Today’s post comes from the London Bureau of Offbeat Eats (aka my brother, Mr K. Piltdown):
Dans le Noir is most charitably described as an avant-garde theme restaurant. Originating in Paris, the concept behind the dining experience is that you eat completely in the dark, served by wait-staff that are blind. You pre-order a prix-fixe mystery meal, not knowing its composition, from a color-coded menu, red for meat, blue for seafood, green for veggie, and white for chef’s surprise.
The way it works is that you meet up for a drink in the (visibly lit) restaurant bar, which has less ambience than most of the dire dive bars that I’ve ever been to. On the ground floor, which resembles a Greyhound bus terminal, you are urged to lock up your coats, hats, and anything with a light in a bank of health-club style locker. After a glass of cheap wine, you are marshalled into groups by the maitre d’hôtel, who arranges you in a line, in an order based on which of the mystery menus you ordered. You are delivered into the custody of your blind waiter. In a manner disturbingly reminiscent of mustard gas casualties in WWI (see photo), you place your hand on the shoulder of the person in front of you and are led through a series of blackout curtains into the completely blacked out dining room.
You are seated at a table and given an orientation as to where your fork, knife, glasses, and napkin are located. Then the fun begins.
At a philosophical and intellectual level, there is interesting potential here. Deprivation of one sense can heighten other senses. The lack of sight can force you to pay more attention to smell and texture. You are more sensitive to sound. You have the intriguing issue of figuring out just what it is that you are eating. In theory, this milieu could be the backdrop for quite an interesting experience.
In practice, however, it is a failure. In practice, the complete darkness is the least of one’s complaints. You quickly learn to cope, or at least I did. Other issues overwhelmed the darkness. For one thing, the room is a cacophony of noise. The acoustics of the dining room are poor. With a full Saturday night’s complement of diners, the ambience of complete bedlam is actually psychologically amplified by the complete darkness, rendering it next to impossible to hold a conversation with anyone at your table. And, to say the least, having blind waiters shouting “watch out!” to each other is the height of irony.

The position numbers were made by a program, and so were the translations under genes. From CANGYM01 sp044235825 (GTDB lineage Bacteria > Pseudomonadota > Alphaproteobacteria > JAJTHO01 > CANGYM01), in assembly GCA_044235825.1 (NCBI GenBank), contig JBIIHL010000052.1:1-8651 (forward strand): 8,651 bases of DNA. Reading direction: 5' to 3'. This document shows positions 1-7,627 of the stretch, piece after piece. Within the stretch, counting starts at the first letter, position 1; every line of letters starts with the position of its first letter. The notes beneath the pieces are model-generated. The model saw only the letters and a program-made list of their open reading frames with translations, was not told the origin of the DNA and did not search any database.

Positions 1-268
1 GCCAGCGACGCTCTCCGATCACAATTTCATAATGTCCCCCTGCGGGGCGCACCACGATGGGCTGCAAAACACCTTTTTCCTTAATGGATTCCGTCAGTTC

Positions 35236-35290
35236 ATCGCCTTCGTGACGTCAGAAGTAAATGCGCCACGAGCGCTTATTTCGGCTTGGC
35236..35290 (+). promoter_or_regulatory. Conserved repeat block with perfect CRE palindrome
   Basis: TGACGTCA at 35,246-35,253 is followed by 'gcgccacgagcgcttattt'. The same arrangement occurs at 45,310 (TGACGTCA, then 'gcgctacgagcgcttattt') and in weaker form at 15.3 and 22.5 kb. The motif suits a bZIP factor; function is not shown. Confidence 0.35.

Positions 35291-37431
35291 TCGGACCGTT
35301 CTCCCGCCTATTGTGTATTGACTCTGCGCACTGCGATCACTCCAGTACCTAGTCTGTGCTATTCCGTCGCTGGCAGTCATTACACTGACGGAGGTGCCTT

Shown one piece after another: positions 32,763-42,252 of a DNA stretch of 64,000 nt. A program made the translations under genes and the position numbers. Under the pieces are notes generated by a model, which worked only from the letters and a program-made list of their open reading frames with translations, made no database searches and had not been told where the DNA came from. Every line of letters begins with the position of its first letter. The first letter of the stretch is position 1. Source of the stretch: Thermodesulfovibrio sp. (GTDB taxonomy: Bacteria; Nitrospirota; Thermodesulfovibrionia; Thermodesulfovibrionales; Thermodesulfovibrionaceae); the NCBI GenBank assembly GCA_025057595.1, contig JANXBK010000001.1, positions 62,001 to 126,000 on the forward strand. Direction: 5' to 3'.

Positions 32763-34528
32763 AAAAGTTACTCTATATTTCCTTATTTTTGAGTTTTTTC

Then there is the issue of the food. I can accept the cost, darkness, and/or noise in pursuit of a good meal. The problem is the Dans le Noir serves crap on a plate. And stingy portions at that.
I had a “Red” meal, with a starter and main course. Honestly, my mystery meal was about as tasty and filling as a coach class airline meal, for which I paid over £30. But at least it was edible. My mystery starter had two basic components, some sort of slimy salad based on an unknown fruit and shredded meat of sorts, and a roll of sorts, which was mildly tasty albeit reminiscent of something like a cross between a gyro and a microwaved “hot pocket.” My main course had two different meat dishes, one in a relatively bland curry sauce and the other was clearly some form of chicken in a vaguely Asian sauce. It was served with excellent rice and some mystery salsa. At least the red wine was palatable, if not distinctive. All I can say about the white wine, to which several of us were driven for purposes of self-medication once the red was exhausted, is that it was wet. I passed on a dessert course. Upon emerging from the darkness, the Red menu was revealed to me:
Starter: spicy beef hummus rolls, peach chutney and duck salad
Main: Apple veal curry; chicken with mushrooms, oyster sauce, and noodles; saffron rice with pepper salsa
Red wine: 2004 Ch. Cabezac (Carmenere)
I do have to say that, for being completely blind, the wait staff does somehow pull it off and seem to be courteous.
Evidently I got a better deal than my table-mates who had the effectively inedible “White” surprise-du-chef meal. The starter was plagued by “nasty” rhubarb and unrecognizable foie gras. The main defied description and was widely derided as inedible. It turned out to be saddle of lamb and Jerusalem artichokes with chicken livers and snails. The dessert course was described as edible but insipid.
My wife, myself, and a famished Anglican priest beat a hasty retreat up the street for a good, honest döner kebab. The kebab shop manager likes Dans le Noir?, as it keeps them supplied with hungry customers on their way to the #38 bus stop. I can think of no more damning indictment.